Search Results for: Monmouth Boat Club
According to a report on NJ. com, the boaters jumped into the water when the 19-foot long speedboat, a Sea Doo Speedster 200, caught fire at 2:51 p.m. They climbed aboard a second boat, according to the account, attributed to a New Jersey State Police spokesman.
Joe Ruffini in the salon of the Naval War College, where a photo of onetime visitor John F. Kennedy hangs. The”admiral’s barge,” below, will be among the wooden boats on display at the Monmouth Boat Club Saturday. (Photos by John T. Ward. Click to enlarge)
By JOHN T. WARD
After a brief online bidding war, the Red Bank roofer ended up owning a well-maintained, 50-foot wooden yacht, built for Navy admirals, that has hosted at least two American presidents.
On Saturday, the public will get a chance to step aboard, when Ruffini’s prize goes on display as part of a wooden and classic boat show in Red Bank.
It seems someone neglected to check the tide charts when leaving a red pickup truck in the parking lot shared by the Monmouth Boat Club and North Shrewsbury Ice Boat and Yacht Club in Red Bank. This reader photo, snapped at 7:40 a.m. Monday shows a red vehicle swamped by the Navesink River. The National Weather Service has issued a coastal flood warning. (Reader photo above. Photo at right by Trish Russoniello. Click to enlarge)
While the Navesink River has been known to occasionally make itself at home inside the historic Victorian-style structure at the foot of Wharf Avenue, it’s not every day that Red Bank’s Monmouth Boat Club throws open its doors to non-members. But on Saturday, the 136-year-old clubhouse at the river’s edge welcomes all members of the public for a day of free sailboat rides, complimentary cookout fare, and tours of the landmark building.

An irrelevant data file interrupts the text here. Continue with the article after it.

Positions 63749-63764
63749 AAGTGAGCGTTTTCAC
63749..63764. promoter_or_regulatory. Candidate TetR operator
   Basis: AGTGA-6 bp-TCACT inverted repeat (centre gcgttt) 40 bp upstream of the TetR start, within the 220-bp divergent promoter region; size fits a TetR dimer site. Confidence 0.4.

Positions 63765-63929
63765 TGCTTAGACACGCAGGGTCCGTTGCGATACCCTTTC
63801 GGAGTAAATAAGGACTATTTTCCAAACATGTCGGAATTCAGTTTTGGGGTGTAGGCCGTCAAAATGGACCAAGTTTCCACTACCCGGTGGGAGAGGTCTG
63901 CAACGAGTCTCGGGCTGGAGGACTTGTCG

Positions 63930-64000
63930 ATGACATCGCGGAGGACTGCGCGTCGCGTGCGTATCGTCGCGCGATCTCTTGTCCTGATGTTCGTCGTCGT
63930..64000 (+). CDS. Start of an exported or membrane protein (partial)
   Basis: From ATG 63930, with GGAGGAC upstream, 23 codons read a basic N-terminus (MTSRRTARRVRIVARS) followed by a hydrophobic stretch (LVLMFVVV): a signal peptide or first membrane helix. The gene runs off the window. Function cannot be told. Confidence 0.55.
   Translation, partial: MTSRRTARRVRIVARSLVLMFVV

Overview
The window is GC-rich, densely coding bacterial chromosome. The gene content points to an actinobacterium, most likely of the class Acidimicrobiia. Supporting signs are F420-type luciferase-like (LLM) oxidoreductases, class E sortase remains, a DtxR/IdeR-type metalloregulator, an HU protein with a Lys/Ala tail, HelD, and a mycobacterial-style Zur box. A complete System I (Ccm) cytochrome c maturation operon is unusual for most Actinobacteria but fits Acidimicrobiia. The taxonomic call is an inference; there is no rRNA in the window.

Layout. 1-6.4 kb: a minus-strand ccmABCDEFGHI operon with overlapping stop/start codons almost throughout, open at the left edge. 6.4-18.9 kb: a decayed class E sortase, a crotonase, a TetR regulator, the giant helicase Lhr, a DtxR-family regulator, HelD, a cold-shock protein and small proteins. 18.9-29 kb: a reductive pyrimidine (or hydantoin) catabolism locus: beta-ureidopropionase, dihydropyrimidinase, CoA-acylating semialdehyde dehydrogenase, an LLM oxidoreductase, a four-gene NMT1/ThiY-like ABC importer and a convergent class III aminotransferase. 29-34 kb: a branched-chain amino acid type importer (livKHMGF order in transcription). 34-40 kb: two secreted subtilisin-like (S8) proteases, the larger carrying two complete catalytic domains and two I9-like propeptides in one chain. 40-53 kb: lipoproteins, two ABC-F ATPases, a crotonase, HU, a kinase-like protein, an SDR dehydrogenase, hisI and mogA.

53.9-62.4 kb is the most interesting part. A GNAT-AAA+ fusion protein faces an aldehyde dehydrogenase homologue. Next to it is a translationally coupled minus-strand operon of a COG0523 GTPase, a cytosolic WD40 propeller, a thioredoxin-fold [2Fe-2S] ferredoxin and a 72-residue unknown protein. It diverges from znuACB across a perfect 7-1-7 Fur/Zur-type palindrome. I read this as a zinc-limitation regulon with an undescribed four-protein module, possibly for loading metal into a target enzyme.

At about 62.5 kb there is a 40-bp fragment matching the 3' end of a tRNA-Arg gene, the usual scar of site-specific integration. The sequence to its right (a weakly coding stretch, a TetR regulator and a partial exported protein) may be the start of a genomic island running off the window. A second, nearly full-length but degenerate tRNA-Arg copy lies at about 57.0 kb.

Red Bank’s Monmouth Boat Club is scheduled to offer an open house event to provide free sailboat rides, and tours of the historic clubhouse on Saturday, May 23.
The event also includes an introduction to the adult sailing program.
By JOHN T. WARD
The project, dubbed the Marine Park Activity Center, reflects the traditional river-oriented focus of two groups – Navesink River Rowing club and the Navesink Maritime Heritage Association – anchored by a structure similar to boathouses in West Windsor and Camden, its proponents said.
redbankgreen detailed another of the three plans, called Red Bank Harbor, on Wednesday. The third proposal consists solely of an individual’s offer to donate $500,000 to the borough for the restoration of the site as a red-clay tennis facility, redbankgreen has learned.
It’s Open House at the Monmouth Boat Club this Saturday, and the members of the MBC have an irresistible “sails pitch” for all who’d like to enjoy life from the river-view perspective this summer.
For some 135 years, it’s stood at the edge of the Navesink River — a fixed point of reference to generations of recreational and commercial boaters, but a place often bypassed by the increasingly auto-centric pace of life at the top of the hill. And, while the river’s been known to occasionally make itself at home inside the historic Victorian-style structure at the foot of Wharf Avenue, it’s not every day that the Monmouth Boat Club throws open its doors to non-members.